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All the Stars in the Heavens

October 2000

A cold gust of wind sounded like a faraway train whistle as it blew through South Bend that morning. Winter had arrived early in Indiana, in the middle of October beneath a cloudless sky.

There was proof of it everywhere.

The mighty Saint Joe River had frost on its banks as it twisted past Saint Mary’s College in hungry green torrents. Overhead the sun was centered in the sky like a yellow diamond on blue satin. The farm fields surrounding the school were flat and fallow, faded to a dull gold that would soon turn white with the first snow. A tall heap of cornhusks burned in a nearby field; by the time the smoke reached Saint Mary’s, its scent was sweet.

Roxanne Chetta hung her head out of a window in the art studio in Moreau Hall and took a slow, final drag off her sunrise cigarette. As she exhaled, the smoke burst into small blue curls before disappearing into the cold air. She put the cigarette out on the windowsill, snapped the window shut, and shivered. She pulled the hot pink bandana out of her hair and retied it, anchoring her bounty of wild curls off her face so she could see.

Roxanne stood back and squinted at her senior arts project, an ambitious painting, twelve feet high and fifteen feet wide. She had painted it over the course of a year, stealing late nights alone in the studio between the janitor’s final rounds and the first class of the morning to make perfect what she knew could never be.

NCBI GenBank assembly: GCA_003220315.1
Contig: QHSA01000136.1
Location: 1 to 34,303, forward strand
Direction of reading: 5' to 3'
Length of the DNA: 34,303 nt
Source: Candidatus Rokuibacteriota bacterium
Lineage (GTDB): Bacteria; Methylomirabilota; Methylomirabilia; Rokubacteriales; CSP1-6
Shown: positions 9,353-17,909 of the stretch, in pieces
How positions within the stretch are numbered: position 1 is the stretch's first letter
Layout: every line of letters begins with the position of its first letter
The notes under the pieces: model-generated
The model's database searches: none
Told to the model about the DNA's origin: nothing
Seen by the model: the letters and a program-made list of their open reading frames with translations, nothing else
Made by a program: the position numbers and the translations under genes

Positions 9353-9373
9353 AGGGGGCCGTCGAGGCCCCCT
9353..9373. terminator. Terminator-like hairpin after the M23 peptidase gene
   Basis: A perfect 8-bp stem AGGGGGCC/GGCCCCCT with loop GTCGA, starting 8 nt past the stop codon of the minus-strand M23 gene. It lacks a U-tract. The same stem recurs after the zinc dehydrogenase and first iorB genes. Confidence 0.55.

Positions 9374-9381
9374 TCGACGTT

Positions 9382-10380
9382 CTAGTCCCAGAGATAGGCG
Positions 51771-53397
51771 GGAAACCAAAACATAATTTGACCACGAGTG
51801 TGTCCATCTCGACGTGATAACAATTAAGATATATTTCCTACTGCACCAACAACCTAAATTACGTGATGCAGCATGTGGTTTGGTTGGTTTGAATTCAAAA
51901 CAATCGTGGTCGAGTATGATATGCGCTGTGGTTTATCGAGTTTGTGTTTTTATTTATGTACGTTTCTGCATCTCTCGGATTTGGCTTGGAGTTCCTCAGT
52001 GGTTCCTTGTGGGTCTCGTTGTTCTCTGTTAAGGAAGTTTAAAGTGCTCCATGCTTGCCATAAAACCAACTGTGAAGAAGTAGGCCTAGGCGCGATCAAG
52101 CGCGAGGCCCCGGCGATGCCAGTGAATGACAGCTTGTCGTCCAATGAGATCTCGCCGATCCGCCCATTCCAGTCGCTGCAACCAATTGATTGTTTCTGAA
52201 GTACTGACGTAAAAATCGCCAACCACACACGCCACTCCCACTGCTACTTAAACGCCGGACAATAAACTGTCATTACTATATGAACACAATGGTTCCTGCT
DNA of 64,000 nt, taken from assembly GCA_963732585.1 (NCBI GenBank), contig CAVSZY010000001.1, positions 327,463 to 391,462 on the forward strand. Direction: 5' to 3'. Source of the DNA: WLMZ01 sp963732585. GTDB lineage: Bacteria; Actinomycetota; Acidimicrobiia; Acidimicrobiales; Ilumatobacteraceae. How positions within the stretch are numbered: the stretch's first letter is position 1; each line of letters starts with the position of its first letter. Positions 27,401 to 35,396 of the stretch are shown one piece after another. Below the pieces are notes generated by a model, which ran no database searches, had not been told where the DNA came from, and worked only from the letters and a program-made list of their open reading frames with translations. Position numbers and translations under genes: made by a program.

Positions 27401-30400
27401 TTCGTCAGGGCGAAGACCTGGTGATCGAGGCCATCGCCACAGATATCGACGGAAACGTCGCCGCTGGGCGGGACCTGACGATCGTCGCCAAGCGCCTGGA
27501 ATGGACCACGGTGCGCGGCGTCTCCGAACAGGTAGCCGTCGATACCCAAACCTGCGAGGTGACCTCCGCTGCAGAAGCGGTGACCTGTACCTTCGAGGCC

At twenty-one, she was a young artist, but she was a practical one. As the sun shifted in the skylight, the studio was drenched in color, a sort of woolly pink. Roxanne saw something new in the painting, or in this instance, something to refine. She patted the pockets of her overalls, searching for the palette knife.

Sister Agnes Eugenia, around eighty years old, observed the art from the open door. She wore the traditional habit of the order of Saint Joseph, a billowing dark blue tunic with a wimple attached to a blue veil, and a silver crucifix around her neck. She placed her hands in the deep habit pockets. “What is it?”

“It’s a blizzard,” Roxanne said as she found the knife in her back pocket.

“I can see that. But where?”

“Bellingham, Washington.” Roxanne stepped close to the painting and, using the blade, followed an edge of a wide brushstroke, lifting off a thin layer, refining a line. She wiped the knife on her pant leg, leaving a white smear of paint.